FILED: June 27, 2007

IN THE COURT OF APPEALS OF THE STATE OF OREGON

In the Matter of the Compensation of
Royce A. Norton, Claimant.

LIBERTY NORTHWEST INSURANCE CORPORATION
and COLUMBIA STEEL CASTING COMPANY, INC.,

Petitioners,

v.

ROYCE A. NORTON,

Respondent.

04-03134; A129770

Judicial Review from Workers' Compensation Board.

Argued and submitted September 8, 2006.

David O. Wilson argued the cause and filed the brief for petitioners.

George J. Wall argued the cause for respondent. With him on the brief was Welch, Bruun & Green.

Before Landau, Presiding Judge, and Schuman* and Ortega, Judges.

ORTEGA, J.

Affirmed.

*Schuman, J., vice Ceniceros, S. J.

ORTEGA, J.

Liberty Northwest Insurance Corporation (insurer) and Columbia Steel Casting Company, Inc., (employer) petition for judicial review of an order of the Workers' Compensation Board (board) determining that an audiogram offered by employer did not provide an adequate basis for offsetting claimant's award for hearing loss. Petitioners contend that the board erred as a matter of law in its interpretation and application of OAR 436-035-0250, a rule promulgated by the Director of the Department of Consumer and Business Services (director). We review for errors of law, ORS 183.482(7), (8); ORS 656.298(7), and affirm.

The following facts are taken from the board's order and are not disputed. Claimant began working in a steel foundry in 1956. Sometime before he began working for employer in April 1988 (most likely during a March 1988 preemployment physical), claimant underwent an audiogram (the undated audiogram). The board found that it is "unclear when, or to what standard, the audiogram was calibrated. Additionally, the audiogram does not reveal whether claimant had been away from noise for 14 hours at the time the audiogram was performed. The undated audiogram was not based on American National Standards Institute (ANSI) S3.6 (1989) standards." (Record citations omitted.)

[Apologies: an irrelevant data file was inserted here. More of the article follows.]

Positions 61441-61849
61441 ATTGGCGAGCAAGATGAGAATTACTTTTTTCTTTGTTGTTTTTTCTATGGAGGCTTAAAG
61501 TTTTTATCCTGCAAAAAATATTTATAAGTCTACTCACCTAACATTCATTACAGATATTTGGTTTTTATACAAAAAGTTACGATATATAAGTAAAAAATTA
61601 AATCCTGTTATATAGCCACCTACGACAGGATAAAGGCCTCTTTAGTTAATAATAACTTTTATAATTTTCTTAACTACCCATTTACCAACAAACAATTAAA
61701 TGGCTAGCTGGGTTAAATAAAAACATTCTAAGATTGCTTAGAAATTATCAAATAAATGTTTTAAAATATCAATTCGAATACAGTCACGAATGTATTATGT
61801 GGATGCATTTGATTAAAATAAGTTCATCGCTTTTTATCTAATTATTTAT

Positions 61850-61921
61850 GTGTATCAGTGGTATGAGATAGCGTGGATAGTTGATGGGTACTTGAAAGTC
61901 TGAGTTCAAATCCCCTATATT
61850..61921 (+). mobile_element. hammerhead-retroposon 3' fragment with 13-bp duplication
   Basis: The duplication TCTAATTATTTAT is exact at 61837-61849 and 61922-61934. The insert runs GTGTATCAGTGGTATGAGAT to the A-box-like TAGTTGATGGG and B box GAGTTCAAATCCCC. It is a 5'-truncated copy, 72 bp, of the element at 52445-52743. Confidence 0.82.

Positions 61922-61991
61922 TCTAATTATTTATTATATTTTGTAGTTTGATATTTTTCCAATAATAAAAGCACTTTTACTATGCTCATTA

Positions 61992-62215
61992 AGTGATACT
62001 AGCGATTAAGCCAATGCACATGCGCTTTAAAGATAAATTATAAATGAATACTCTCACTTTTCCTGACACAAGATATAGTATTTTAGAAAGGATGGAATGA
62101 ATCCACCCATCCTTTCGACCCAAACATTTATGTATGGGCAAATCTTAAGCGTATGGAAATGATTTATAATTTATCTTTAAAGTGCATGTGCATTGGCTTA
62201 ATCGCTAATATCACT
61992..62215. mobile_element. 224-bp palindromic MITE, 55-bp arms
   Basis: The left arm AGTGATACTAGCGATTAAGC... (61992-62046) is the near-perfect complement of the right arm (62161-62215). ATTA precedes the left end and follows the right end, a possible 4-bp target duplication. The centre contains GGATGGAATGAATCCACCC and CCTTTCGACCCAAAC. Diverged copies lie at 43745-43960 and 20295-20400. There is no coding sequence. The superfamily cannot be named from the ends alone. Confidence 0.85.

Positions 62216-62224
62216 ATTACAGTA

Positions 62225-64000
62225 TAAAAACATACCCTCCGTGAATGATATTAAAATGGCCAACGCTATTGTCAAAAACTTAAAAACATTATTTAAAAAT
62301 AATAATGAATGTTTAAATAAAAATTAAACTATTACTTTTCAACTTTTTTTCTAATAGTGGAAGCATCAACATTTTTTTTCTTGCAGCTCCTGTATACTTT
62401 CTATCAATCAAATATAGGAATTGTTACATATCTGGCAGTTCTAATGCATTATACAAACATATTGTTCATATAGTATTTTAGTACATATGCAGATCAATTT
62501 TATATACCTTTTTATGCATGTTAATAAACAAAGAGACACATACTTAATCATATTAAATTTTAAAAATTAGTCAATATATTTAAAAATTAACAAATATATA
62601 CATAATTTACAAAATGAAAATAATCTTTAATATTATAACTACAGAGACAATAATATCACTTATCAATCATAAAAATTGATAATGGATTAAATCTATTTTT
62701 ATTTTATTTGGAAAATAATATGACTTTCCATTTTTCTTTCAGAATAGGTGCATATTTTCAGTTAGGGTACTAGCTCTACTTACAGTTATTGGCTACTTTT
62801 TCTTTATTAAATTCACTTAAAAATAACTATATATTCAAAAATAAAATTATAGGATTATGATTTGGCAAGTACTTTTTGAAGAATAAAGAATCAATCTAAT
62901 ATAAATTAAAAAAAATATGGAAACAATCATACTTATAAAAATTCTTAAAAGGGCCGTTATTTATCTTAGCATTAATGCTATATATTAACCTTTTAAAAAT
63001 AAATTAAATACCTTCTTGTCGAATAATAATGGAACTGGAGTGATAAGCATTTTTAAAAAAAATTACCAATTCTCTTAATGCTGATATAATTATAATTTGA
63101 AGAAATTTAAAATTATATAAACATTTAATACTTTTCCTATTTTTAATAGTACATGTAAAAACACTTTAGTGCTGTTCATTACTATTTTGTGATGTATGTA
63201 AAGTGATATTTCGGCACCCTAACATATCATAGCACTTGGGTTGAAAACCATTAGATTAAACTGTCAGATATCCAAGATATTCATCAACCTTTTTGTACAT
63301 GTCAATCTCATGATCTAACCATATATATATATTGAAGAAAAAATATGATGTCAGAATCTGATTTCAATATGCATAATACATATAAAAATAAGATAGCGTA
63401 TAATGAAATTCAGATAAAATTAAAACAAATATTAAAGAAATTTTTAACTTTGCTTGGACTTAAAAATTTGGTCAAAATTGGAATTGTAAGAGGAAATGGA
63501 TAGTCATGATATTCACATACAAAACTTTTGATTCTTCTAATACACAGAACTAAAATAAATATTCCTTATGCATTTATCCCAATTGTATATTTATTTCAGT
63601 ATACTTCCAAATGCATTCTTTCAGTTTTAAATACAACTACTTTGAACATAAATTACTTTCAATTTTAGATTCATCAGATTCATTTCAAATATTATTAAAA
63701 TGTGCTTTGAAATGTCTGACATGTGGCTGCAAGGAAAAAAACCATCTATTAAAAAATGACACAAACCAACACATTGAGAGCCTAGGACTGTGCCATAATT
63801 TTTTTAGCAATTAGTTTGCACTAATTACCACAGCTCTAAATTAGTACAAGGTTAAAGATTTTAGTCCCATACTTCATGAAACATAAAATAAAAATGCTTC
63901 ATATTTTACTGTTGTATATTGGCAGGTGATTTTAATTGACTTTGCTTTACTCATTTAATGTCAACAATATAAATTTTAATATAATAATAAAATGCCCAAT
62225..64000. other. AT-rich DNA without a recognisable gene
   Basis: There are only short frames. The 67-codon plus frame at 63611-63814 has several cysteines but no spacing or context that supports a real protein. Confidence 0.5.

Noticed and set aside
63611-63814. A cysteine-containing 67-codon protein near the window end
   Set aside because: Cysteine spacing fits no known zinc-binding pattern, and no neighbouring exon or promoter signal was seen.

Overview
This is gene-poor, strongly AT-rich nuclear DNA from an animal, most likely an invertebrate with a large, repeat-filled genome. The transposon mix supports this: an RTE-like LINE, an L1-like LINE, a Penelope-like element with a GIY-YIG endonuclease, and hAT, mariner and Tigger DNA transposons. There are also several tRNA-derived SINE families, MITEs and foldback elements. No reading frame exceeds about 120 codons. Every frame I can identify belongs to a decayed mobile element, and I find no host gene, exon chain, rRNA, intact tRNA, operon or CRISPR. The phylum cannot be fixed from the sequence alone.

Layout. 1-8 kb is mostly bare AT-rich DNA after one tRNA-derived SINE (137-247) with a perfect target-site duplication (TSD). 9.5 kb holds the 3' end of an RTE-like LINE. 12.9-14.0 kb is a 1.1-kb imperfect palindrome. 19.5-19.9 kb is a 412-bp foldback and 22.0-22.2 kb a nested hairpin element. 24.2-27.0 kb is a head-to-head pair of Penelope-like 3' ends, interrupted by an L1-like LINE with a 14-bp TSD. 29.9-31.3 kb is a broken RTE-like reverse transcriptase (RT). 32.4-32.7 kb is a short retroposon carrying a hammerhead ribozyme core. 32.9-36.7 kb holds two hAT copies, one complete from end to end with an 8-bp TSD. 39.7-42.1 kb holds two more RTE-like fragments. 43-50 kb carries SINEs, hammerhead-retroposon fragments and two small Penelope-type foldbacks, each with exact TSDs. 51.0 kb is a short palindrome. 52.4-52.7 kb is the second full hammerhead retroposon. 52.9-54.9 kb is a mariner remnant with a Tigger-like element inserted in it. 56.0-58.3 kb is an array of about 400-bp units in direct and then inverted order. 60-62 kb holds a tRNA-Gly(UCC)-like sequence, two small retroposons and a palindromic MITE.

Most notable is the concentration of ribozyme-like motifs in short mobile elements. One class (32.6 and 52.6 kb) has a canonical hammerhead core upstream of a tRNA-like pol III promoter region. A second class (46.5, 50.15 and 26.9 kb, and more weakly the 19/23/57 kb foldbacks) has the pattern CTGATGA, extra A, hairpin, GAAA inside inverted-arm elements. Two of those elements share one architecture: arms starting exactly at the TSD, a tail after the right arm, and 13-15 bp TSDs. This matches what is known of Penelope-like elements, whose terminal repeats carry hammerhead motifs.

Twelve and one-half years later, in the fall of 2000, claimant underwent another audiogram that revealed moderate to severe or profound sensorineural hearing loss, prompting claimant to file a workers' compensation occupational disease claim. Shortly thereafter, Dr. Richard Hodgson examined claimant and concluded that the major contributing cause of his hearing loss was occupational work exposure since 1956.

Relying on the undated audiogram, insurer issued a notice of closure that purported to offset from claimant's hearing loss the amount of hearing loss that he experienced before beginning work for employer. The Appellate Review Unit of the Workers' Compensation Division of the Department of Consumer and Business Services (ARU) rejected that offset, finding that the undated audiogram did not comply with the standards of OAR 436-035-0250. Petitioners requested a hearing, and the administrative law judge affirmed. Petitioners sought review before the board, which affirmed on the ground that the undated audiogram did not meet the requirements of OAR 436-035-0250(3).